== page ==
Blog / Client Successes

Going the Distance and Then Some

February 9, 2017 / Chip Cooper

When beginning the process of buying a car, you go in with an idea of what you want and what is available. You research makes and models and learn about what they offer—you might even visit a dealership and do test drives. “Shopping” for an attorney is more complex. You don’t really know what “features” you will need or what kind of questions you should ask.

If you are in need of a civil litigation attorney, chances are your frame of mind is teetering between stress and anger and perhaps even grief. All you really know is what you want in the end: justice.

Once in a while, we’re asked, “What makes your law firm different from any other?” It’s a fair question. Sure, we can talk about what we do that makes our firm different—but it’s how we do it that’s more important.

Most law firms talk ‘what,’ not ‘how’

When prospective clients ask what makes us different from other law firms, it’s difficult to make that comparison. But we do know there is a difference—an important difference—that comes across when we face other attorneys in negotiations and in the courtroom.

It’s the difference between “what” and “how.”

Most legal firms are happy to tell you all about “what” they do: the cases they take, the number of cases they’ve won, the expertise they will bring to your case. That’s all fine, and even necessary. But we think it’s more important to talk about “how” we do our job, and what clients can expect when working with us.

The differentiating “how” for us is two-fold: how we get the information that makes or breaks a case, and how we relate to our clients.

Tenaciously pursuing facts

When you’re going into battle, there is no such thing as having too much ammunition. In civil litigation, the same is true with information—it’s the ammunition we bring to fight for our clients’ causes. We always want more information, and we nearly always have to dig to find it. (And then dig some more.)

We take nothing for granted. We never really know where information will lead us until we start digging. We try to interview every potential witness and talk with every expert who can help us gain insights that opposing counsel may not have.

We push for every document we can get. For example, we represented a family in a wrongful death case that involved an emergency unit that responded to the wrong address. At first, we were told that critical documents no longer existed. But we weren’t satisfied with that answer and continued to push for information. When the defendants started pointing fingers of blame at each other, those documents “miraculously” appeared.

We also make site visits. If a case involves an automobile accident, we go to the site of the crash. We want to be at that intersection, see the traffic and landmarks that our client experienced. We want to understand what happened better than the opposing attorneys (who, often, haven’t been there at all).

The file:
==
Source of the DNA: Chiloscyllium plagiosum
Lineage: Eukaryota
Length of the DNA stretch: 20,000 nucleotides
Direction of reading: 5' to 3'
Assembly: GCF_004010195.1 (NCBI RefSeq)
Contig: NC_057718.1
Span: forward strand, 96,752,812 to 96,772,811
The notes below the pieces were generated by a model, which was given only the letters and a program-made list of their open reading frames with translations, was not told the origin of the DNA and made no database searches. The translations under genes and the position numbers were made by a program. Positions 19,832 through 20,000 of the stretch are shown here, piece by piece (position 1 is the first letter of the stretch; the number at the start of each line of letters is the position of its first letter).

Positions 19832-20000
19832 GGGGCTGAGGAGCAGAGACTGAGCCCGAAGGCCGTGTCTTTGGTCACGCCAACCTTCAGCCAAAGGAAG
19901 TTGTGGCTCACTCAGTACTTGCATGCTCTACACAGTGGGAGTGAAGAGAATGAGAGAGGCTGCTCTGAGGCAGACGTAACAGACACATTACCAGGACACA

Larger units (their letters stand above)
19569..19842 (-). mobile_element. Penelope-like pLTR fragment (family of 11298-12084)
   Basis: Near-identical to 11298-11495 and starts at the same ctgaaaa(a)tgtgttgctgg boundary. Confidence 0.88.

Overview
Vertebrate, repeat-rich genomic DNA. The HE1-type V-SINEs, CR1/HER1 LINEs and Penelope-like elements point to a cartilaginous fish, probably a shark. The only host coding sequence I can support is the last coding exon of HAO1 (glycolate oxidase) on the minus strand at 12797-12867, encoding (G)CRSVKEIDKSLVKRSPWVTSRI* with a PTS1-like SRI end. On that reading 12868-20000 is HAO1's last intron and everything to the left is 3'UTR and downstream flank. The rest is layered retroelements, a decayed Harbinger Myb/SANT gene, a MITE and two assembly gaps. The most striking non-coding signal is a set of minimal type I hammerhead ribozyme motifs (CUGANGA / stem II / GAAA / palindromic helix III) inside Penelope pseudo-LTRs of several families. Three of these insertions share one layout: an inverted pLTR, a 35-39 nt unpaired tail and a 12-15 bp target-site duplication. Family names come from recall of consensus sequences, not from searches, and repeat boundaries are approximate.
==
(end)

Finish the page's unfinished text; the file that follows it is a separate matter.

Behind every case is a person

When we represent businesses that have been victimized by neglect or fraud, we keep in mind that behind every business is a business owner, employees, and their families. In each case, there are real people who have suffered harm they didn’t deserve.

The same is true in wrongful death cases. We represent grieving survivors who are trying to put their lives back together, often financially as well as emotionally. It’s not just a matter of applying the law to achieve justice. We’re in the business of helping people heal their lives.

It means understanding our clients on a deeper level—their lives, their relationships, the pain they’ve endured. In one case, we visited the grave site of a young boy who had been killed when an unsecured stove tipped over onto him. We saw toys and other mementos placed at the grave by the family, and that gave us the opportunity to ask about those special things and learn more about the family and the child they had lost.

Our professional DNA aligns with the Golden Rule. We ask ourselves important, fundamental questions: How would we want to be represented? If we were the victims, how far would we want our civil litigation attorney to go for our case? How much time and commitment would we want them to dedicate to our healing?

That’s not just our practice. It’s who we are.

Give us a call—we’re here to help.

The outcome of any client’s case will depend on the particular legal and factual circumstances of the case.

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